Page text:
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The reader will bear in mind that a large proportion of the audience to whom this sermon was delivered, consists of students who are preparing for the ministry. As these are expected soon to exert an important influence in promoting the benevolent operations of the day, it seemed desirable to impress on their minds some general principles of caution, adapted to the times. At their request, the views especially designed for them are given to the public. Some of these views, the author is aware, from the intrinsic difficulty of the subject, may be liable to misapprehension ; but his hope is that many of the thoughts suggested will be found seasonable and useful.

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SERMON.

MATTHEW XVI. 3.

O YE HYPOCRITES, YE CAN DISCERN THE FACE OF THE SKY ; BUT CAN

YE NOT DISCERN THE SIGNS OF THE TIMES ?

The Pharisees and Sadducees, alarmed at the progress which the gospel was making, came to Christ, “ and tempting him, desired that he would show them a sign from heaven,” proving himself to be the Messiah. To this demand he answered, “When it is evening, ye say it will be fair weather; for the sky is red. And in the morning, it will be foul weather to-day ; for the sky is red and lowering. Oye hypocrites, ye can discern the face of the sky, but can ye not discern the signs of the times ?"

This pointed reproof from the Saviour amounts to a declaration that the evidences of his Messiahship were already too abundant to be questioned by men of common capacity and integrity. The descent of the Holy Ghost upon him, and the voice which declared him to be the Son of God, at his baptism, were signs from heaven. His doctrines, his miracles,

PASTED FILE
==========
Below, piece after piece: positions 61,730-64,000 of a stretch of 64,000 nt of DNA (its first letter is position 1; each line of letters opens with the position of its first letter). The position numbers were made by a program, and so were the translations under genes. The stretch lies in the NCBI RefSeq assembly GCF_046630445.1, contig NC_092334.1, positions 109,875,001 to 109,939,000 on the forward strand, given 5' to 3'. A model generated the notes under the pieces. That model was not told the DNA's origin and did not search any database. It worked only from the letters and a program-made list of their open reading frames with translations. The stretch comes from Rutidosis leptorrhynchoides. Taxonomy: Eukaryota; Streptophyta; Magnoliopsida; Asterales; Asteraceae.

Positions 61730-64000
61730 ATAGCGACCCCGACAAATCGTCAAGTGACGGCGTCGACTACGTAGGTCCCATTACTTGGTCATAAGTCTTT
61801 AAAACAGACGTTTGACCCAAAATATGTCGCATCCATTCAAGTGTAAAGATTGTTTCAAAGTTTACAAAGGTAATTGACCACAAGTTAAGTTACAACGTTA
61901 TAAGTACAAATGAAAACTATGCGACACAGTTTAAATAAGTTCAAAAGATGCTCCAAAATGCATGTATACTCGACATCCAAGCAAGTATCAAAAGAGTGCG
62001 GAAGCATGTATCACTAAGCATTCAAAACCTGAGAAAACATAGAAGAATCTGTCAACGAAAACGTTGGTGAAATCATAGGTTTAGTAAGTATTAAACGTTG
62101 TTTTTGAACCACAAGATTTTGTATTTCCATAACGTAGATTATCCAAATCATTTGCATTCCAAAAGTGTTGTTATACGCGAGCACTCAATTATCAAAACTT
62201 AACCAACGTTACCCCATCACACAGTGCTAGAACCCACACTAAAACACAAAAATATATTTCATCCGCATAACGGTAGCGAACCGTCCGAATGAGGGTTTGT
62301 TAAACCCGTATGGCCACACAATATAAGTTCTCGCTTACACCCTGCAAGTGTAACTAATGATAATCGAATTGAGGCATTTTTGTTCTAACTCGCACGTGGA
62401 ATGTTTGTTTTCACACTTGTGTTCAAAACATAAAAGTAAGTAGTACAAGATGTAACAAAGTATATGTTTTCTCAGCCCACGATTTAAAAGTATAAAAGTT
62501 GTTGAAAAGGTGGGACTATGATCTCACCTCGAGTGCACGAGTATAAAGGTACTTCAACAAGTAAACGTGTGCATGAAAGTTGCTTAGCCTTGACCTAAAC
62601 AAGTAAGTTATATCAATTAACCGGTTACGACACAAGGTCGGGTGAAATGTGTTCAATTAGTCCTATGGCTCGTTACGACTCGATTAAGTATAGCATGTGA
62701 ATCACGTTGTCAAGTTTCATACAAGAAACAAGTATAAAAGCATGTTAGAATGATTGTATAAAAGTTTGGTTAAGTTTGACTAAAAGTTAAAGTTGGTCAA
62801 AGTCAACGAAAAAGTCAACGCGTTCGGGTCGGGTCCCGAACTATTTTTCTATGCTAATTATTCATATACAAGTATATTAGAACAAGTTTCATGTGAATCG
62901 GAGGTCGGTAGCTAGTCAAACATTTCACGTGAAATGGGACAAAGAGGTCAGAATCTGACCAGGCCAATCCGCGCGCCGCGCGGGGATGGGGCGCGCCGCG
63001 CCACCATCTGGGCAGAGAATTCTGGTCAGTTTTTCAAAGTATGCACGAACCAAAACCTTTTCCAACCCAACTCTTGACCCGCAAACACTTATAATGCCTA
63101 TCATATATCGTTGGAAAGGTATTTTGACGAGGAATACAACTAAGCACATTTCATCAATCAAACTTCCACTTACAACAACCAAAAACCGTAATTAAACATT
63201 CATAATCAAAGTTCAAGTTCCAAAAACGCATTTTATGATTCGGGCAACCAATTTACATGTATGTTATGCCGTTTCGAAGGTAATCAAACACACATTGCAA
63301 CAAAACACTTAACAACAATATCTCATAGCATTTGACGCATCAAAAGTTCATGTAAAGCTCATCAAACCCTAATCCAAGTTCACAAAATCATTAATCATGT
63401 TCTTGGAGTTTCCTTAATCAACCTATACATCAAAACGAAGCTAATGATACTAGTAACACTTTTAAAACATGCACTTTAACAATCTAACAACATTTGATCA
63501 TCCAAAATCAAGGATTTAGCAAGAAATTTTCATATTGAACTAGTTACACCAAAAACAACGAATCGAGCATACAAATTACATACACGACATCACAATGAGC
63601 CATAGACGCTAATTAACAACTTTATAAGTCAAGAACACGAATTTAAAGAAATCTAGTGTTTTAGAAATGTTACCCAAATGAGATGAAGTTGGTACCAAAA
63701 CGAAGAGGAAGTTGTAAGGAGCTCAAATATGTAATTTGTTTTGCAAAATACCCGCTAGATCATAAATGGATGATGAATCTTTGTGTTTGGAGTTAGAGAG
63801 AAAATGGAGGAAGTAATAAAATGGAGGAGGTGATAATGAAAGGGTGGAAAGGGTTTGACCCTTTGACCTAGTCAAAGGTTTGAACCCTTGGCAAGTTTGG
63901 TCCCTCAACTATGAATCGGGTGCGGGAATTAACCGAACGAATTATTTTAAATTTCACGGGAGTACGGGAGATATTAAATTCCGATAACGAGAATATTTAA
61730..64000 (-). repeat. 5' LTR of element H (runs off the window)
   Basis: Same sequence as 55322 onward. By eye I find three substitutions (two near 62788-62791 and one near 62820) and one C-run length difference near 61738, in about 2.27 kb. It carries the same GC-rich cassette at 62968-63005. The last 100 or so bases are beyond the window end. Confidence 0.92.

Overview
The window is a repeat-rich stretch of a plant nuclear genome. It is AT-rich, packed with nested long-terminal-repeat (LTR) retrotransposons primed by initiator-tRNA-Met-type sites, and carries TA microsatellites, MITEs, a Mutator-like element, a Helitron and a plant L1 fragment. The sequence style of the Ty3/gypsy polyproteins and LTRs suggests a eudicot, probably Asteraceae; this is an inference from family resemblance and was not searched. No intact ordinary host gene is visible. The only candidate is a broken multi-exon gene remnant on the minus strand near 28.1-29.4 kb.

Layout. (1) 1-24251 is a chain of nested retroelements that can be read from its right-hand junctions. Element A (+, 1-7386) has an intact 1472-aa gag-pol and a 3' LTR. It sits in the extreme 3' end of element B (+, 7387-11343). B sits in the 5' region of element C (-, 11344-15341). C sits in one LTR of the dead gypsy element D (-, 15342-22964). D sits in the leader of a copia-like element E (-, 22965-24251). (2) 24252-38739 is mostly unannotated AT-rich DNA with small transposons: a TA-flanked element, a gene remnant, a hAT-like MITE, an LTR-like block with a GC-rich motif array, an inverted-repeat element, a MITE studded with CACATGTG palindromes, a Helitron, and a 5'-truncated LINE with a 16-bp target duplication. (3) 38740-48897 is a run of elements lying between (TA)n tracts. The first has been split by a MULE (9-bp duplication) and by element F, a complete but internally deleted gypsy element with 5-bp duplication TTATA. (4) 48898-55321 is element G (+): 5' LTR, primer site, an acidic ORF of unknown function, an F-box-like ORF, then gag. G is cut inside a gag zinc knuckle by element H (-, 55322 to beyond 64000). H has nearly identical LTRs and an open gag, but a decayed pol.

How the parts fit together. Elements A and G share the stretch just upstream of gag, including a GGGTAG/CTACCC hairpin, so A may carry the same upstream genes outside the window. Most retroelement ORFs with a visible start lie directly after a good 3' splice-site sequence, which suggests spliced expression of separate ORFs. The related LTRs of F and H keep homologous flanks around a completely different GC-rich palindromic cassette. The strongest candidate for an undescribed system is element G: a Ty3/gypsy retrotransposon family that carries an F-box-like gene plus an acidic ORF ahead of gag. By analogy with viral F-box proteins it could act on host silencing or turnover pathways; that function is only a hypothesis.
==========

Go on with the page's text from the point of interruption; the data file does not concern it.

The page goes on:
and the many prophecies that had their unquestiona.. ble fulfilment in him, were signs from heaven, furnishing most ample testimony to his divine character. To overlook all these proofs, and to demand others, denoted a criminal unbelief, deserving the censure which it received.

It was to be expected that the coming of the Saviour would be designated, in the language of prophe

and in the arrangements of providence, with marks of higher distinction than any other event in the history of our world. Next to this in importance, is the period when the gospel is to be preached to all people, and the knowledge of the Lord is to fill the earth. The most judicious expositors of the prophecies have expected this period to be ushered in by circumstances of a conspicuous character.

So far as the aspects of the present time accord with these prophetic intimations, they attach a special impor. tance to our privileges and obligations as Christians.

I am not about to enter into a minute inquiry how far the characteristics of this day are marked out by ancient prophecy. No advantage to the church has resulted from the taste for visionary and sanguine speculation, often indulged on this subject. Writers of this stamp have a thousand times applied the sublime predictions of the scriptures to events however transient or trivial, which happened to interest themselves. But there is a sober view of the